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October 4, 2010

Apfel Hatches Cage-Free Egg Policy

Humane Society International

SAO PAULO (Oct. 5, 2010) – Apfel, a restaurant in downtown Sao Paulo, announced this week that it has hatched a new cage-free egg procurement policy. Humane Society International praised Apfel for ending its use of eggs from hens confined in cruel battery cages and for switching to cage-free.

More than 90 percent of egg-laying hens in Brazil spend their lives crowded into battery cages so small that the birds can barely move more than a few inches or even stretch their wings. “Cage-free” eggs come from hens who have significantly more space to move around and express many more of their natural behaviors.

"By switching to cage-free eggs, Apfel has taken an important stand against battery cages—one of the most inhumane practices in agribusiness," said Guilherme Carvalho, HSI’s Campaign Manager in Brazil. "We applaud Apfel and hope other restaurants will follow its lead."

Carlos Beutel, Apfel restaurant manager, believes that battery cages are cruel and recognizes how important his decision is to stop purchasing eggs produced on factory farms. “It is worth making this shift to support a just cause,” said Carlos.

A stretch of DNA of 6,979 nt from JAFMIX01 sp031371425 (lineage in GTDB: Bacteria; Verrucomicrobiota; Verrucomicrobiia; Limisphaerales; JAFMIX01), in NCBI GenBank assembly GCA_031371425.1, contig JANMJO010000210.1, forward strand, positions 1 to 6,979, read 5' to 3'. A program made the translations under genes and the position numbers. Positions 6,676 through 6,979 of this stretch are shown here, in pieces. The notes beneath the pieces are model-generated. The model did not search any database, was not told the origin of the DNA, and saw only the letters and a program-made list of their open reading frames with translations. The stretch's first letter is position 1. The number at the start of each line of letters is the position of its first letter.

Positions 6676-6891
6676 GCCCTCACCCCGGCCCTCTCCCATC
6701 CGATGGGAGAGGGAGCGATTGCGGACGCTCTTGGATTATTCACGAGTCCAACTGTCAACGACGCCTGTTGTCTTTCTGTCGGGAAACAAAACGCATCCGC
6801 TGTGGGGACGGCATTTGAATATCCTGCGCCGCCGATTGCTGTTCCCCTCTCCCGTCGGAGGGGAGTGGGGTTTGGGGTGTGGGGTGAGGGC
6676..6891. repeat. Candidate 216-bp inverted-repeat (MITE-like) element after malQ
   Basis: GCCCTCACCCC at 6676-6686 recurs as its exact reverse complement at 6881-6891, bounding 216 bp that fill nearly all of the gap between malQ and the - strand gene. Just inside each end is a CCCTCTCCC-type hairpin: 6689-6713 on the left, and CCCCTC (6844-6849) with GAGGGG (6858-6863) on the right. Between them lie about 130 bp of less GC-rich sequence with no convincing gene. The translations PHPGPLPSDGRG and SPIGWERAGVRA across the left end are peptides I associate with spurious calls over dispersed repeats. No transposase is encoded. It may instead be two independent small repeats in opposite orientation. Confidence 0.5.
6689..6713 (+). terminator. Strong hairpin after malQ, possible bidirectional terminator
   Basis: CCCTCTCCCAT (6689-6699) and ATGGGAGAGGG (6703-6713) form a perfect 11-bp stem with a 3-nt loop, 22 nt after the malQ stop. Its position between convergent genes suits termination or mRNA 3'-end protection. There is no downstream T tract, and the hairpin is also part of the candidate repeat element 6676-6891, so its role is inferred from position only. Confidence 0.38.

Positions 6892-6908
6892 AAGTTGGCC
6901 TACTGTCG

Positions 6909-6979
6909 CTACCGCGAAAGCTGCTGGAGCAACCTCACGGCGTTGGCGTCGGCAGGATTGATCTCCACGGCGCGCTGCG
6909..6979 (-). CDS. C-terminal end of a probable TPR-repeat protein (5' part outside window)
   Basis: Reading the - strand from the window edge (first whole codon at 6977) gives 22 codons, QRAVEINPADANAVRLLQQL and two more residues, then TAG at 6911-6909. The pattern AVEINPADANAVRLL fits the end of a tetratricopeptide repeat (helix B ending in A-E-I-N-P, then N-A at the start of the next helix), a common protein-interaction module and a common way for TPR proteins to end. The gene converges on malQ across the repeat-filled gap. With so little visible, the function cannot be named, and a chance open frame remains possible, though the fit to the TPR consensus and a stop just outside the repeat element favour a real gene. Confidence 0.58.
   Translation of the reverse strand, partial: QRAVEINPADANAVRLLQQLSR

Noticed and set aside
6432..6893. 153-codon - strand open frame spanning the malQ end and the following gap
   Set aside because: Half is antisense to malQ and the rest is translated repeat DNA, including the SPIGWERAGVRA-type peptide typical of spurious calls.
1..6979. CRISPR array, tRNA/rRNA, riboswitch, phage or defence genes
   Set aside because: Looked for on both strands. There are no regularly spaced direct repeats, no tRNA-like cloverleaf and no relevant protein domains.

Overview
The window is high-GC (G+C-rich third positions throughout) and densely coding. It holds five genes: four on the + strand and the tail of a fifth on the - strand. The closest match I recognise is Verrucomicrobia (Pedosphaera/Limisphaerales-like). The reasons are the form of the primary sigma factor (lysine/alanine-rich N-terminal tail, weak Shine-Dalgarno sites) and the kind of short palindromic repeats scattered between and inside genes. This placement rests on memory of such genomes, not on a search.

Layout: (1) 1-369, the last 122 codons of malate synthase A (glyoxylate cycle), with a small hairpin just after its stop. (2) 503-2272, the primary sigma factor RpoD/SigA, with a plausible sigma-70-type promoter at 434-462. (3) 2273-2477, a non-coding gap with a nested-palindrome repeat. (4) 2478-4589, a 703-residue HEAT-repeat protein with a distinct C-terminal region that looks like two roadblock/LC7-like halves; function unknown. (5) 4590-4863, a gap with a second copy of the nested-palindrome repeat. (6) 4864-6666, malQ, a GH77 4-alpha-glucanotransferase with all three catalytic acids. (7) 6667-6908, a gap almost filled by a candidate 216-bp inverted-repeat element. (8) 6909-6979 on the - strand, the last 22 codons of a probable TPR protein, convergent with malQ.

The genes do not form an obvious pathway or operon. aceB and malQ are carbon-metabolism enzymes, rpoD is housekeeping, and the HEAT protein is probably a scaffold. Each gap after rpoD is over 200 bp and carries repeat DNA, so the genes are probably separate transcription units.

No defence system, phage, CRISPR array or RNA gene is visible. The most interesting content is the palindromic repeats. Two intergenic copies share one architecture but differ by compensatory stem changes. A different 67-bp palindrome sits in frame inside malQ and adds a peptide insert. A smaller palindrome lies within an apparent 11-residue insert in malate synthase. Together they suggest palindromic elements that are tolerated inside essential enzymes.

Facts

  • More than 90 percent of eggs in Brazil are produced by birds who spend almost their entire lives confined in small battery cages. More than 70 million hens are living in these conditions at any given time in Brazil.
  • Each bird lives within a space smaller than a single sheet of paper for more than a year before she’s slaughtered.
  • While cage-free does not mean cruelty-free, cage-free hens generally have 250 percent to 300 percent more space per bird and are able to act more naturally than caged hens. Cage-free hens may not be able to go outside, but they are able to walk, spread their wings and lay their eggs in nests—all behaviors denied to hens confined in battery cages.

Media Contact:
Guilherme Carvalho: (81) 9635-7436 or gcarvalho@hsi.org

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Humane Society International and its partner organizations together constitute one of the world's largest animal protection organizations — backed by 11.5 million people. For nearly 20 years, HSI has been fighting for the protection of all animals through advocacy, education, and hands-on programs. Celebrating animals and confronting cruelty worldwide — On the web at hsi.org.

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